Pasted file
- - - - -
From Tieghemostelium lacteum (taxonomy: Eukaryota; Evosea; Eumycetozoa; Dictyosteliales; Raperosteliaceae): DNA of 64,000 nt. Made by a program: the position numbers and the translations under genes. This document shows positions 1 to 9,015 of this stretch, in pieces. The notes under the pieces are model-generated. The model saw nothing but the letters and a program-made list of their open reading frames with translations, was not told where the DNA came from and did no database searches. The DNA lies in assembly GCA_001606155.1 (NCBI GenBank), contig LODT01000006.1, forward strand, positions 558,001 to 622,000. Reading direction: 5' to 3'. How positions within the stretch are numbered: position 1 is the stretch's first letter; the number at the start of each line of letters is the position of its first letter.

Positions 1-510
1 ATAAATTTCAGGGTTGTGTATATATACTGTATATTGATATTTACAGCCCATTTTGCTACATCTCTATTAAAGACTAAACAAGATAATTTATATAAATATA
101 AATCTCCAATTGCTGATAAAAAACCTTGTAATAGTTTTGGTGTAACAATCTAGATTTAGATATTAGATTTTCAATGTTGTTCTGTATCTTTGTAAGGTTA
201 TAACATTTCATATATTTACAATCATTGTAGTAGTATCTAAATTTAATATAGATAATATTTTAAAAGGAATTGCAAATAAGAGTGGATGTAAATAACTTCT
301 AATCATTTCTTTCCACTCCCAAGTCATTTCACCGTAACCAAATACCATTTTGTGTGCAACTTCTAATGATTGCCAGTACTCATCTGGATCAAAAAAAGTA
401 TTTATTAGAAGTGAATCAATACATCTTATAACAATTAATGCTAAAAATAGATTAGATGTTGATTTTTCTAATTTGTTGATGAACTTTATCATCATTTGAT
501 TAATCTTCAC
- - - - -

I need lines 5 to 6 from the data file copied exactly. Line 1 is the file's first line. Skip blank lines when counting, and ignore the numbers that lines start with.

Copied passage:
201 TAACATTTCATATATTTACAATCATTGTAGTAGTATCTAAATTTAATATAGATAATATTTTAAAAGGAATTGCAAATAAGAGTGGATGTAAATAACTTCT
301 AATCATTTCTTTCCACTCCCAAGTCATTTCACCGTAACCAAATACCATTTTGTGTGCAACTTCTAATGATTGCCAGTACTCATCTGGATCAAAAAAAGTA